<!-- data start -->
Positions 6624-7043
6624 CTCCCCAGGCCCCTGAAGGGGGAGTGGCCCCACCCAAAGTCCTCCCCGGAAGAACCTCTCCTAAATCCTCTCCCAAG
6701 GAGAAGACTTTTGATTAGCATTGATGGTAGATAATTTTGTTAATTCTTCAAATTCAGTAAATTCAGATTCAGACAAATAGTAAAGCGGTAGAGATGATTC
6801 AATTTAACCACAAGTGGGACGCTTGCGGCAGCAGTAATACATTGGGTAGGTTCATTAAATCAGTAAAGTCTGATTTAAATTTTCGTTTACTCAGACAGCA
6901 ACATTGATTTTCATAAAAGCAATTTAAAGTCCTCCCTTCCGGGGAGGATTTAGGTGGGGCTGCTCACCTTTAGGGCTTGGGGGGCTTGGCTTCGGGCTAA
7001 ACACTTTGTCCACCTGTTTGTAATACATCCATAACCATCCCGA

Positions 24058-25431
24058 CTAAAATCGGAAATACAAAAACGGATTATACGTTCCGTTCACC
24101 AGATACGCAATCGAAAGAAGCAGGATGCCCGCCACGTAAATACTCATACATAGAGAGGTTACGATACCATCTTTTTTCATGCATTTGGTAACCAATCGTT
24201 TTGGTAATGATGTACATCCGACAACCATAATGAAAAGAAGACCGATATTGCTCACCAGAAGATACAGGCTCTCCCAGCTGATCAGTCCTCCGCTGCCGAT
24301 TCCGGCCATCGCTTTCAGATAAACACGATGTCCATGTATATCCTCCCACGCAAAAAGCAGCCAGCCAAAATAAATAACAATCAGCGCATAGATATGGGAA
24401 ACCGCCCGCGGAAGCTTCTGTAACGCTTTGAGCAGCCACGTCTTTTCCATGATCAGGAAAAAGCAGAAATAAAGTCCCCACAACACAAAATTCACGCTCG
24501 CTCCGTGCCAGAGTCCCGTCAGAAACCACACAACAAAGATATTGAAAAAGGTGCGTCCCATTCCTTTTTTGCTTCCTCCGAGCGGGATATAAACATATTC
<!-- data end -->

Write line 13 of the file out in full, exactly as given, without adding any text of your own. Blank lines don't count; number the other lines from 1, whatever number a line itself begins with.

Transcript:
24501 CTCCGTGCCAGAGTCCCGTCAGAAACCACACAACAAAGATATTGAAAAAGGTGCGTCCCATTCCTTTTTTGCTTCCTCCGAGCGGGATATAAACATATTC